12 km (3 hr) Walking Track from Waitati to Potato Point Purakanui/Parakaunui
This page describes a 12 km (3 hr) hike from Waitati to Potato Point in Purakanui.
All times given here are for a 55-60 year old with above-average walking ability.
I carried food, water, and multiple extra layers of clothing, waterproof layers, woolen hat, etc.
I would not walk this route alone without these supplies, and a fully charged cell phone on my body, and without
telling someone where I was going and when to expect me back at the other end. That's because in six hours of walking (3 hours each way), although I
saw the occasional car on the western-most end of the walk (on Doctors Point Road, where there are many houses and cribs), once I was off the
road, I saw only one person on the eastward journey. On the westward return journey, I saw nobody at all on any of the off-road tracks.
So, if you slip on the break-neck slippery parts, or trip over one of the insanely many tree roots, or trip over one of the multitude of rocks on the path,
or fall off a slippery stile, or slip off the track onto the rocks or into the water, and get hurt, you might not be discovered for a day.
Note that the off-road tracks are unlit and pitch-black after dark. I plan to bring a torch/flashlight next time, in case I get stuck.
On a repeat journey in December 2022, I saw no persons whatsoever on the walk in. I saw some people on the
return journey, but that's because I returned on foot via the 4WD track to the Pa and via the caves at Doctors Point, and
saw several dog walkers there at low tide. On a repeat repeat journey in June 2023, I got dropped off and walked out, seeing no persons
whatsoever on the three-hour walk from Potato Point to Waitati. It was not until I hit the main street in Waitati that I saw a couple of
people walking a dog.
I decided that next time I am wearing puttees or gaiters, or similar, to keep debris out of my shoes. So, you can add those to the list of items to bring.
Click on any image on this page to open that image, and then click again to enlarge it if you wish, in a different window.
Walk south from the Waitati bus stop, marked "A" on the map, into the township of Waitati. Walk past the public toilet and the Fire Station.
If you reach the Blueskin Bay Library, then you have gone too far. (The Library is a good place to wait if you are catching the bus back to Dunedin,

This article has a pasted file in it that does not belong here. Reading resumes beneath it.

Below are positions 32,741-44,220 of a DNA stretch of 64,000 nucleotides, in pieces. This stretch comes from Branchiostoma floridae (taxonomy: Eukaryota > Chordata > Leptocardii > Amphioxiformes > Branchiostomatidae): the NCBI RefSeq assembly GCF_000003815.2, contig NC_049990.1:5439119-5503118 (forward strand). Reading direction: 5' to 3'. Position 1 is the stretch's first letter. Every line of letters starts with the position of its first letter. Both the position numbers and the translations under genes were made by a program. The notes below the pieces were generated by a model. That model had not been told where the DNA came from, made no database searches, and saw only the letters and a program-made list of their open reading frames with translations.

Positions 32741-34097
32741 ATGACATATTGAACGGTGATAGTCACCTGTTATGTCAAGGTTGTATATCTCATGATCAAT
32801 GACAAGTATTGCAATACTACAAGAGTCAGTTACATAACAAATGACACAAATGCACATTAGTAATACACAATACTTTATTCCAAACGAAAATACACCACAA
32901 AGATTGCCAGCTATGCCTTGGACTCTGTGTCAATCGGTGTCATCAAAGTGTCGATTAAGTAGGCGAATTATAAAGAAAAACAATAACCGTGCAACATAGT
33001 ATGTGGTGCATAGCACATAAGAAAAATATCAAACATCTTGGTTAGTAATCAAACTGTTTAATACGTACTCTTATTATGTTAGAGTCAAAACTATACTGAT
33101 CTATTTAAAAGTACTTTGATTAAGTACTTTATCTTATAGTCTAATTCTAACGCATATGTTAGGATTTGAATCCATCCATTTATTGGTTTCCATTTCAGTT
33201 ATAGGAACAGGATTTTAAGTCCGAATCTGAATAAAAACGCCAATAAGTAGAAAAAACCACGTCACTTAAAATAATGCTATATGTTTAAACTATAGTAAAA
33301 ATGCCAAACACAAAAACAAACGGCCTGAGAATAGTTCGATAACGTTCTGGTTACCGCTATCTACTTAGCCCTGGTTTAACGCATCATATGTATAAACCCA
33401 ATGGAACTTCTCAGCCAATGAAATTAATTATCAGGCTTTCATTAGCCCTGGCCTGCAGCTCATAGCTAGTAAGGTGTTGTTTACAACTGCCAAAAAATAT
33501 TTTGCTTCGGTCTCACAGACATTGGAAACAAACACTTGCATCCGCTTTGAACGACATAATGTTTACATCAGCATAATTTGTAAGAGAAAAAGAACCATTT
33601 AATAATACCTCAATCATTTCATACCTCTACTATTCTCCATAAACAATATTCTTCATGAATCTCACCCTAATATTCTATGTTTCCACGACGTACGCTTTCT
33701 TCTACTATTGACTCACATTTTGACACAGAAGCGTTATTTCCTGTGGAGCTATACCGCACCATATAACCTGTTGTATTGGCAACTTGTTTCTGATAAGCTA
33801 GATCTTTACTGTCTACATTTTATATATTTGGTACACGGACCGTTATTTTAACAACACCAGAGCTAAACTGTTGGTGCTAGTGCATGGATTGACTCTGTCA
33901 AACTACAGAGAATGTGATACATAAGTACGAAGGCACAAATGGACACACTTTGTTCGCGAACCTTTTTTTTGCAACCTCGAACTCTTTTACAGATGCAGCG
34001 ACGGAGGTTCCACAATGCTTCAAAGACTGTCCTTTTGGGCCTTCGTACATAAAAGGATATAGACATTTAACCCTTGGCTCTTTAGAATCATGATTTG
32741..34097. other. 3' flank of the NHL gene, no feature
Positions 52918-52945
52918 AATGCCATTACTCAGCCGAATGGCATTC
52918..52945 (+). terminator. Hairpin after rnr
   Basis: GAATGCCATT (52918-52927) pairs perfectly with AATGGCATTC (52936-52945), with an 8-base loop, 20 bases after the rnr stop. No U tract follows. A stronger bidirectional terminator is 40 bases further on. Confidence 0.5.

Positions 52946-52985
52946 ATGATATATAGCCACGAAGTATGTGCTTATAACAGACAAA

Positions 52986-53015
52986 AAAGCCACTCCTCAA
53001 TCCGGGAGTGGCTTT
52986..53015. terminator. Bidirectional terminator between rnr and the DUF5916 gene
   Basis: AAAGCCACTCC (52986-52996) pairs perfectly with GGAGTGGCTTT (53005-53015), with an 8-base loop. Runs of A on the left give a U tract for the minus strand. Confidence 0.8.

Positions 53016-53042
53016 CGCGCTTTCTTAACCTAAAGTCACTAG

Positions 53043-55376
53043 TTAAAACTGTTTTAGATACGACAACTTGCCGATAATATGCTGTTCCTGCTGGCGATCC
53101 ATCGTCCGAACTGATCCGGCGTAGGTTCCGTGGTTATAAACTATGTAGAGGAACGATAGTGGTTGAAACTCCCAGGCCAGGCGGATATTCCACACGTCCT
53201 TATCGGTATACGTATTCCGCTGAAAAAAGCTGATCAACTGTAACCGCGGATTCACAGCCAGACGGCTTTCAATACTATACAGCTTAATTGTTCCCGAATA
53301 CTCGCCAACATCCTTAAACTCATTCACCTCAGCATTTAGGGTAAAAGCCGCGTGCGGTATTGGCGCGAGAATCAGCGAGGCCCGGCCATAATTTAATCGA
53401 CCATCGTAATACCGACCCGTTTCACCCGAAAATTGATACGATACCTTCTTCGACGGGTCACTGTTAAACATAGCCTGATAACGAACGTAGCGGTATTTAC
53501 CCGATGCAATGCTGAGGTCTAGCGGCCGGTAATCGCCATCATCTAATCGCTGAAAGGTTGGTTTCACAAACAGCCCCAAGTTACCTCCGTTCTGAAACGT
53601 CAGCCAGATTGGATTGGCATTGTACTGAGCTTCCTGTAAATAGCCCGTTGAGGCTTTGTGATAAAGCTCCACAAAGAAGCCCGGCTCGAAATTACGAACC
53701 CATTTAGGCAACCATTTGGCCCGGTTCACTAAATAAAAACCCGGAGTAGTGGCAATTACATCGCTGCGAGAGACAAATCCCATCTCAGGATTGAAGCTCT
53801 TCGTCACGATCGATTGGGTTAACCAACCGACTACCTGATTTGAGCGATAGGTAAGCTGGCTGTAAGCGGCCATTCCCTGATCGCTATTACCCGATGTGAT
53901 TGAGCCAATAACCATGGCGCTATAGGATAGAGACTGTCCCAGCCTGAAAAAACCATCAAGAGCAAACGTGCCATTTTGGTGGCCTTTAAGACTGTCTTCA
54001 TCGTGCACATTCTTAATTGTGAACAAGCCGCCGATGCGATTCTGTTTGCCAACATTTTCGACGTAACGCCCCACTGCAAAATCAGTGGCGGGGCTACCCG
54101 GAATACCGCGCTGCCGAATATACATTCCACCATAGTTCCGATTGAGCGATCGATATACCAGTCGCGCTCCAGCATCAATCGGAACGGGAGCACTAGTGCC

at the stop 10 minutes walk away, on a bad-weather day. It is warm and dry, with a toilet, and they have books to read.
Check their hours in advance; they differ from day to day.) Take the first left onto Harvey Street, then Pitt Street, then Brown St onto
Doctors Point Road. Walk past the Orokonui Lagoon Walk.
The road is twisty/turny and up/down hill, so wear bright colours and listen/watch for occasional speeding cars.
About 40 minutes after leaving the bus stop, you get to Michies Crossing where there is a bus shelter that you can
sit in and eat one of your snacks (it also has an AED defibrillator device).
Five minutes' walking after this is the White Road sign.*
Walk up White Road and you quickly cross the railway tracks again.
Another five minutes up White Road and you come to a picnic table and nice views, marked "B" on the map.
This looks like private property.
Looking east, click on this image and you can see the stile and information board at the beginning of the Mopanui Ridgeline Track in the distance.
The next picture is looking back, to the west, along the road you just walked up. That's Blueskin Bay in the distance.
Just after the picnic table you find the beginning of the Mopanui Ridgeline Track. The sign says that it exits to
Mopanui Road, but that's 45 minutes of walking (2.7km horizontal and 200 vertical metres up) from now,
and we won't be taking that road, unless you want to walk to the Orokonui Ecosanctuary
or climb to the top of Mt Mopanui.
The start of the Mopanui Ridgeline Track starts off kind of grassy, with occasional sea views to the east in the first 100m.